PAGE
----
(see Fig. 6a). Through the magnification, the weld microstructures embedded wire double-sided LBW using AA4047 wire.
exhibited mainly dendritic structures and three areas in terms of grain The total intensity of the T phase could be assumed to be the sum of
morphology occur, i.e. cellular dendrite zone (CDZ) located within the each relevant peak's intensity, that is:
weld center (see Fig. 6b), parallel dendrite zone (PDZ) (see Fig. 6c) and IT = IT (111) + IT (220)+⋯+IT (511) (1)
nondendritic equiaxed zone (EQZ) along the fusion boundary (see
Fig. 6d). Fine equiaxed grains in the EQZ were believed to have formed where IT is the general intensity of the T phase within the weld.
via a heterogeneous nucleation mechanism aided by Al3Zr and Al3(Li, Therefore, by Garvie-Nicholson equation [15], the volume fraction
Zr) precipitates [14]. Main precipitation of T (AlLiSi) phases, which of the T phase within the weld should be given by:
show tetrahedron spatial structure, could be identified on the grain IT
boundaries within the weld zone. This kind of phase has a cubic crystal fT = ⋅100%
IT + ITB + IT 2 + ISi + IAl (2)
structure, F-43 m, and a lattice parameter of 0.593 nm. Additionally,
adjacent to the fusion boundary in heat affected zone (HAZ), a band of where fT is the volume fraction of the T phase within the weld. Half
partially melted zone (PMZ) formed by planar crystallization and over- quantitatively, fT values within the welds obtained by the skin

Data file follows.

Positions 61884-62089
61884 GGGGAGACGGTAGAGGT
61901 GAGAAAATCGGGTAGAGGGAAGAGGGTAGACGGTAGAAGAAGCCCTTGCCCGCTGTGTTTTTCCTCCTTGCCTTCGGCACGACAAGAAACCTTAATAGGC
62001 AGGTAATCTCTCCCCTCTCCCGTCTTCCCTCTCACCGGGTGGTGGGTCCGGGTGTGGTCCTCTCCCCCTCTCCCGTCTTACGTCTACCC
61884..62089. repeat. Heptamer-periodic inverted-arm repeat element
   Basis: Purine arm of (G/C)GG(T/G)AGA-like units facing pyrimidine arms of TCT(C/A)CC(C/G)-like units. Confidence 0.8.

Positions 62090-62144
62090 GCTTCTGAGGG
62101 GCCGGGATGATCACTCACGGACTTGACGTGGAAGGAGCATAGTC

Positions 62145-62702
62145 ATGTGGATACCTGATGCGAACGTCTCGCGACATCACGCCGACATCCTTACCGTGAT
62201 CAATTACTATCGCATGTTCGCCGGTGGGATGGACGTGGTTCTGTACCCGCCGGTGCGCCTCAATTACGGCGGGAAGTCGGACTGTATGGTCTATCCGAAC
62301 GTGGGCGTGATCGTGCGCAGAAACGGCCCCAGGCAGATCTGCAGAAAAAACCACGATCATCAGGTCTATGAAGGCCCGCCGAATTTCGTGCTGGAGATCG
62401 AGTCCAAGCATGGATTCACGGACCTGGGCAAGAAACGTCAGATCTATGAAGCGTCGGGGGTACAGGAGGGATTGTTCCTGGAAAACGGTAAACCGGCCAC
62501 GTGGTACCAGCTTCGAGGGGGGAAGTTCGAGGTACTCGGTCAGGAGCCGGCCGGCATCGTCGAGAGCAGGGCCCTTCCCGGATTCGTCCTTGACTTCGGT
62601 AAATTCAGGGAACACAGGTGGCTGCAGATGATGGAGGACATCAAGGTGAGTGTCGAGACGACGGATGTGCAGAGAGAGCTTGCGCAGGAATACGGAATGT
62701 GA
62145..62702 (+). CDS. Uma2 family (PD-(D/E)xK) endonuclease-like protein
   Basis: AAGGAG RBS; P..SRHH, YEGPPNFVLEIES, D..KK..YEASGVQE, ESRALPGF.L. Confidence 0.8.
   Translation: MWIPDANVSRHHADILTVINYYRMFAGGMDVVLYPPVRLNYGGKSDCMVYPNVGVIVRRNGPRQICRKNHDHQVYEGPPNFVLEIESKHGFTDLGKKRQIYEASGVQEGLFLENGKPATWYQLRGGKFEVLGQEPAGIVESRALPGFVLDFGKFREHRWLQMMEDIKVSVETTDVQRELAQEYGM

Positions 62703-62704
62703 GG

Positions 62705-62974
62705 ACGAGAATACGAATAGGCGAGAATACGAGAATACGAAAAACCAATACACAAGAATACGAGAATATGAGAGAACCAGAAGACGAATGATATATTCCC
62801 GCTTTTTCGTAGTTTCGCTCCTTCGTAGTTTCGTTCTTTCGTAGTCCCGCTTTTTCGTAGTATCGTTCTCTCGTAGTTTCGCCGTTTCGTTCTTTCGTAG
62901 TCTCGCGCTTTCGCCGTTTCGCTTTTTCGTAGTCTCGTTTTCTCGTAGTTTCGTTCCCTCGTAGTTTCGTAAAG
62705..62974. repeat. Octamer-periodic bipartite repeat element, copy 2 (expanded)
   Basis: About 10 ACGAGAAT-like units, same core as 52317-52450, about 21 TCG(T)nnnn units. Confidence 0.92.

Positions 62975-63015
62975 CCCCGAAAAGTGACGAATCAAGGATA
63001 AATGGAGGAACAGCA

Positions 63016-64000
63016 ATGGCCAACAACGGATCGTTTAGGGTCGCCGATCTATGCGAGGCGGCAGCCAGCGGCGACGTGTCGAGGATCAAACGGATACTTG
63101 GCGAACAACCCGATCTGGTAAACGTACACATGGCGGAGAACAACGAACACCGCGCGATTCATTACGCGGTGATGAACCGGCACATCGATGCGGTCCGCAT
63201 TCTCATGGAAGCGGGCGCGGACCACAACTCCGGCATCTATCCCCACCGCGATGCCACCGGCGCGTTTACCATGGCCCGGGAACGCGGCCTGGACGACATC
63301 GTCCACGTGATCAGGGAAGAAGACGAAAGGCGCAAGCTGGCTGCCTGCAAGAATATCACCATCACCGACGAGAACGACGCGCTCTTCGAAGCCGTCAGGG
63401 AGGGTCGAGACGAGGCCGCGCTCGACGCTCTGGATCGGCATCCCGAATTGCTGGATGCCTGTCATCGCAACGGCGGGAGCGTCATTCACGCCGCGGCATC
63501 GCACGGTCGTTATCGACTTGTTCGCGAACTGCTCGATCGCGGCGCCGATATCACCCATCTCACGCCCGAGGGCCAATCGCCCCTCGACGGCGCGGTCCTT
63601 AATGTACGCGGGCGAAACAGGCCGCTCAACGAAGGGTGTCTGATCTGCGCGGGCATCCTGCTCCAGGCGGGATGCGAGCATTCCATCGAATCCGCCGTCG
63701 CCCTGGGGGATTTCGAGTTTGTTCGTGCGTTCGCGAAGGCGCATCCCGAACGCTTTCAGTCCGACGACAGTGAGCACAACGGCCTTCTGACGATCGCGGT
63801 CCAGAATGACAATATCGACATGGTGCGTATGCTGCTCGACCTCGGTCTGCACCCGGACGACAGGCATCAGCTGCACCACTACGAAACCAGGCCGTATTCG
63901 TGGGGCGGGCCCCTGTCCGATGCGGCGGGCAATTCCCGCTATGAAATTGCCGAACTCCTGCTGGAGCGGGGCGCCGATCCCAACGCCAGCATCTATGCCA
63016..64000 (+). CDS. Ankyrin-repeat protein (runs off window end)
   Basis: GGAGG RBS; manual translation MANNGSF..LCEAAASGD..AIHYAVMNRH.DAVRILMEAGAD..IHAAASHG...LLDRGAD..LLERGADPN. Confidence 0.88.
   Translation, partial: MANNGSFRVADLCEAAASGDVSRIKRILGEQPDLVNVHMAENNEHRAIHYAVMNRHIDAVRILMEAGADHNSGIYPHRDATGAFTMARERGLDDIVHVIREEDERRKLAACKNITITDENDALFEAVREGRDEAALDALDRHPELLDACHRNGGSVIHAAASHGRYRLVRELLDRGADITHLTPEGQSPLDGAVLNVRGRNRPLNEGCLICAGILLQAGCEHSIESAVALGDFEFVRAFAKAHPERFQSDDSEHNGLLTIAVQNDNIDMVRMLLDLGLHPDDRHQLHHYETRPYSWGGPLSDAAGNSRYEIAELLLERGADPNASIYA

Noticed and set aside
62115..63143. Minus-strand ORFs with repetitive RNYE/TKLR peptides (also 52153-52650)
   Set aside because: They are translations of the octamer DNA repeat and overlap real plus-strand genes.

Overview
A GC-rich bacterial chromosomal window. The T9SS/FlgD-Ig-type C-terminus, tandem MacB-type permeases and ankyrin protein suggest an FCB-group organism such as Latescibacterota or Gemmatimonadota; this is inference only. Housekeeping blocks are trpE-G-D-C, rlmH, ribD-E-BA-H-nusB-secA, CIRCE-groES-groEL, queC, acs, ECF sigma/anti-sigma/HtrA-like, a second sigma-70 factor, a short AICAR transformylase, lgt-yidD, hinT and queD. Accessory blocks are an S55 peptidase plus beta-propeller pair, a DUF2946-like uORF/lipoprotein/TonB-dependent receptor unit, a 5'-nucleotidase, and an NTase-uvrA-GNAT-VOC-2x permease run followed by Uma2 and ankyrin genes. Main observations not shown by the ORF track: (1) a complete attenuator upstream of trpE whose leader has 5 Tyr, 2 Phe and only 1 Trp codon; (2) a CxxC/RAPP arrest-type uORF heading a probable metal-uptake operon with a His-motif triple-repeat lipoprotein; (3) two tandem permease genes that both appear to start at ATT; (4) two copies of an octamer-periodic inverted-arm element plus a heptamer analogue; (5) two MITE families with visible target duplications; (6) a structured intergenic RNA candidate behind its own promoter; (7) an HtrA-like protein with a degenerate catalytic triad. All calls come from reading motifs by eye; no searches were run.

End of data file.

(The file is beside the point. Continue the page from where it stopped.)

aged zone (OZ) were shown in Fig. 6d. As a result of elements’ solid embedded wire and conventional double-sided LBW were calculated
solution, no obvious precipitation could be observed within the PMZ, by above equations and compared with each other. As a consequence,
and this zone was proved to be the soften region of the T-joint. A kind fT value within the weld increased drastically from 2.84% (conven-
of elongated TB (Al7Cu4Li) phases were observed along the grain tional double-sided LBW) to 6.57% (the skin embedded wire double-
boundaries within the OZ. sided LBW), which half quantitatively proved that the T phase could be
Comparative studies on precipitated phases within the weld of the increased more than doubled through the skin embedded wire double-

Fig. 4. Macrographs of: the skin embedded wire double-sided LBW T-joint (a) and conventional double-sided LBW T-joint without embedding wire (b).

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Fig. 5. Cross-sections of the welds welded by: the skin embedded wire double-sided LBW (a) and conventional double-sided LBW (b).

Fig. 6. Microstructures of the skin embedded wire double-sided LBW T-joint: cross-section of the entire weld (a); magnifications of the region I (b); the region II (c) and the region III
(d).

sided LBW. the T phase, and peak D was associated with the melting of weld